Denver Audubon’s Appeal

(updated 10/11/18)

On December 15, 2017, the District Court ruled in favor of the US Army Corps of Engineers’ decision to proceed with the Chatfield Reallocation Project, based on its October 2013 plan to increase storage space in Chatfield Reservoir by 20,000 acre-feet. Denver Audubon’s request to protect the park while the litigation plays out was denied.

Denver Audubon filed a notice of appeal on January 2, 2018. Oral arguments for Denver Audubon’s suit to stop the massive environmental damage that the Chatfield Reallocation Project is doing to Chatfield State Park were held on Monday, September 24, 2018,  in Courtroom IV of Byron White United States Courthouse in Denver, Colorado.

“We were disappointed, but not surprised, by the District Court’s ruling on our case and have filed our appeal in hopes of saving Chatfield State Park from this wrong-headed project,” said Polly Reetz, Conservation Chairman for the Society.

“Unfortunately the Corps of Engineers selected the most environmentally damaging alternative for the Chatfield project, one which will provide only a highly unreliable water supply yet cause substantial environmental damage to Chatfield State Park, one of the State’s most heavily used and biologically diverse State Parks,” noted Karl Brummert, Denver Audubon Executive Director.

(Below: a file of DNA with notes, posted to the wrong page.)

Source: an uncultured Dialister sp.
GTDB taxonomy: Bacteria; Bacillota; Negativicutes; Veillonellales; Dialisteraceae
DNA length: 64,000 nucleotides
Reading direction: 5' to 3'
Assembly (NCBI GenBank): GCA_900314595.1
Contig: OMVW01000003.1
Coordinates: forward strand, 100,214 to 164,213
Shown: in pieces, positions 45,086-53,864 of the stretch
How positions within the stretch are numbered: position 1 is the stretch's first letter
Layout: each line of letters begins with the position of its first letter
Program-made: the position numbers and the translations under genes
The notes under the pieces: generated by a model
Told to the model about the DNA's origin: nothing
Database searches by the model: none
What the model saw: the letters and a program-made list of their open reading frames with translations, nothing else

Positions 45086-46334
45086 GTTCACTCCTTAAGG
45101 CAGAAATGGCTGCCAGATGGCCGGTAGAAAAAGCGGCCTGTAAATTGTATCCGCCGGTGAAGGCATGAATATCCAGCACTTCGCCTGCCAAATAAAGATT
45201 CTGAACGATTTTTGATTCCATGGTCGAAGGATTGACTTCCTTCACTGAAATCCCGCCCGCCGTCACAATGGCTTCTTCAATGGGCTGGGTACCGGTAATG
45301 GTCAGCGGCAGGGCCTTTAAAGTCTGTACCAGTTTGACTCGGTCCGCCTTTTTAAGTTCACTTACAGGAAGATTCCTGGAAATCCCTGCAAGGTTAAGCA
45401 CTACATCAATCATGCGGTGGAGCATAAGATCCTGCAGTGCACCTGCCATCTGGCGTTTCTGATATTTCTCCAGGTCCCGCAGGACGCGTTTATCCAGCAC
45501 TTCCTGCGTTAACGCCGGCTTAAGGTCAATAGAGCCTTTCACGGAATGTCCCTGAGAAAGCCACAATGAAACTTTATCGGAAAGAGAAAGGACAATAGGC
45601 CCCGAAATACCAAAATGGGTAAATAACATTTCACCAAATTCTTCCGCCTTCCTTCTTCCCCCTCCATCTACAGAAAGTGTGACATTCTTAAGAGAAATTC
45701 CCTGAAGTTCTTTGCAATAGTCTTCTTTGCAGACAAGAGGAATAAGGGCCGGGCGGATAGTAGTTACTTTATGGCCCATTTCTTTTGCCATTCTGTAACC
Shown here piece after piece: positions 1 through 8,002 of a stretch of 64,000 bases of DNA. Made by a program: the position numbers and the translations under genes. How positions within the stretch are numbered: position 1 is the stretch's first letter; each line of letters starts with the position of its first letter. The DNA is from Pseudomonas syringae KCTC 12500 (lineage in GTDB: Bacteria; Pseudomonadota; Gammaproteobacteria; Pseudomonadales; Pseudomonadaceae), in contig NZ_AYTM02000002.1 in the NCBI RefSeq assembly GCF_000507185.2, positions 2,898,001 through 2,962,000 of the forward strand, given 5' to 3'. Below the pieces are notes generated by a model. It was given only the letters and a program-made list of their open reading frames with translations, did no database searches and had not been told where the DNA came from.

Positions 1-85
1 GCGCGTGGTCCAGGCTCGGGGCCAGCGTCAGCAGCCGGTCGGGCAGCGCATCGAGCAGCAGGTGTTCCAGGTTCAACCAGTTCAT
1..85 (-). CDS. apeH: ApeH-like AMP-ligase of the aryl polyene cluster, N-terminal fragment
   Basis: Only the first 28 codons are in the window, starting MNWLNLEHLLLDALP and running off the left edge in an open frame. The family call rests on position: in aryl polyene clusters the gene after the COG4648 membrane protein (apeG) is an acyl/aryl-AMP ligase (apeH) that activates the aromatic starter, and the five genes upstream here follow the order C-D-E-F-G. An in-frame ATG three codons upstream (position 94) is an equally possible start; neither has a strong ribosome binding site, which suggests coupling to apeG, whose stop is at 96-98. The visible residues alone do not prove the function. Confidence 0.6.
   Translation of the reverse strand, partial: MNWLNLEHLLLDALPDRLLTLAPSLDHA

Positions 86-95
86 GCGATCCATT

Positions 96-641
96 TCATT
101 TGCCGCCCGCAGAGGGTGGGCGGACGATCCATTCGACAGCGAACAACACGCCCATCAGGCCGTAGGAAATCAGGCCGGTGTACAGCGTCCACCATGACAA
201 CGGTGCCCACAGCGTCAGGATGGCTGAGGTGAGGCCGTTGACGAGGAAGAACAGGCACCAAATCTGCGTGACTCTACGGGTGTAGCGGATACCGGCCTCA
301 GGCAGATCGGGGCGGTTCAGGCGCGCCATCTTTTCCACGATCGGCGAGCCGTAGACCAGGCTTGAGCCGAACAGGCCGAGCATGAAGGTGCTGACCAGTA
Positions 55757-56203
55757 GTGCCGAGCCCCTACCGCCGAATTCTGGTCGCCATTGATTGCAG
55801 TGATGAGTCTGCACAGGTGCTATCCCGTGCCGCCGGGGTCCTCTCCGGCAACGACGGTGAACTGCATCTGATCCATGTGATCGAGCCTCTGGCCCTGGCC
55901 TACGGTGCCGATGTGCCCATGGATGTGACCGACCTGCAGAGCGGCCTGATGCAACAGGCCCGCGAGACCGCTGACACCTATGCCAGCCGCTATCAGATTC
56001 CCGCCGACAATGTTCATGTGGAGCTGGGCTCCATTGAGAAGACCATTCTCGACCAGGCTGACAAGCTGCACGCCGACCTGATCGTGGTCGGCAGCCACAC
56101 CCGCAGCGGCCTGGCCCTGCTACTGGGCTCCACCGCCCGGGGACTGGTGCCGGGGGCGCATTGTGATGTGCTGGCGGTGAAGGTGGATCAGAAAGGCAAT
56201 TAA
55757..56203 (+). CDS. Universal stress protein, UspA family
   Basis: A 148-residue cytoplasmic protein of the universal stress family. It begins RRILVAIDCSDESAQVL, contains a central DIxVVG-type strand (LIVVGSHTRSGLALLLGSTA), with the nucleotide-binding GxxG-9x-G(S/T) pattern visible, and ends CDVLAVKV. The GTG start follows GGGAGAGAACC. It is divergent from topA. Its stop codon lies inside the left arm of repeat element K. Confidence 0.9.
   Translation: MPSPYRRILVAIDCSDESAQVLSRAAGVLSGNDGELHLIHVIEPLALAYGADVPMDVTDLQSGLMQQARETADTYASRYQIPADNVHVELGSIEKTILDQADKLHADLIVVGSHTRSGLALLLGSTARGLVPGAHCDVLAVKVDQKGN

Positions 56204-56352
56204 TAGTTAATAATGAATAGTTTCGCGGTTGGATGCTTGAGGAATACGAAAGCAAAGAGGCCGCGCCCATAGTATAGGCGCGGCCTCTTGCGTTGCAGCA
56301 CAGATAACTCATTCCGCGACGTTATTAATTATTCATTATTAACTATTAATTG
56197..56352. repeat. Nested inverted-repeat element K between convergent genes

“Colorado will lose cottonwood forests, wetlands, and free-flowing streams heavily used by recreationists and essential for wildlife, including the threatened Preble’s meadow jumping mouse. In return we get acres and acres of barren mud flats, for what the Corps determined to be ‘0’ dependable yield – the amount of water the project could reliably provide,” Board Member Ann Bonnell said.

In Colorado Parks and Wildlife’s Fish, Wildlife and Recreation Mitigation Plan the agency noted that while historic reservoir operations have seen approximate water level fluctuations of up to 9 feet, the project will add up to 12 feet of water fluctuation, and concluded that the resulting “fluctuation zone” could be up to 21 vertical feet; the park would lose 587 acres of wildlife habitat and recreational land. The Corps estimated that the reservoir would fill only 2 or 3 years out of 10. The project has been touted as environmental restoration for the South Platte in Denver but the Corps’ own studies show that the river’s flows would decrease 9 months out of 12 and increase only one month out of 12.

Chatfield State Park hosts over 1.6 million visitors a year, with opportunities for a wide variety of recreational activities, including boating, fishing, camping, hot-air balloon rides, horseback rides, hiking, trail running, bird-watching, nature photography, bike riding, and scuba diving. It also provides a great diversity of wildlife habitats that support 375 species of birds, and has been designated an Important Bird Area by the National Audubon Society. Denver Audubon asserts that the Corps did not seriously consider a number of sound, reasonable alternatives that would do less environmental damage, including increased water conservation, use of space in Rueter-Hess reservoir, storing water in underground aquifers, and storage in re-purposed gravel pits like the South Platte Reservoir near Chatfield.

“We do need to augment our water supplies, but we need to do it in a smart way, especially when other alternatives are achievable that do not destroy the outdoor recreation and wildlife resources so important to Colorado residents.  Water conservation must be the foundation for meeting future water needs,” said Gene Reetz, Audubon Technical Advisor.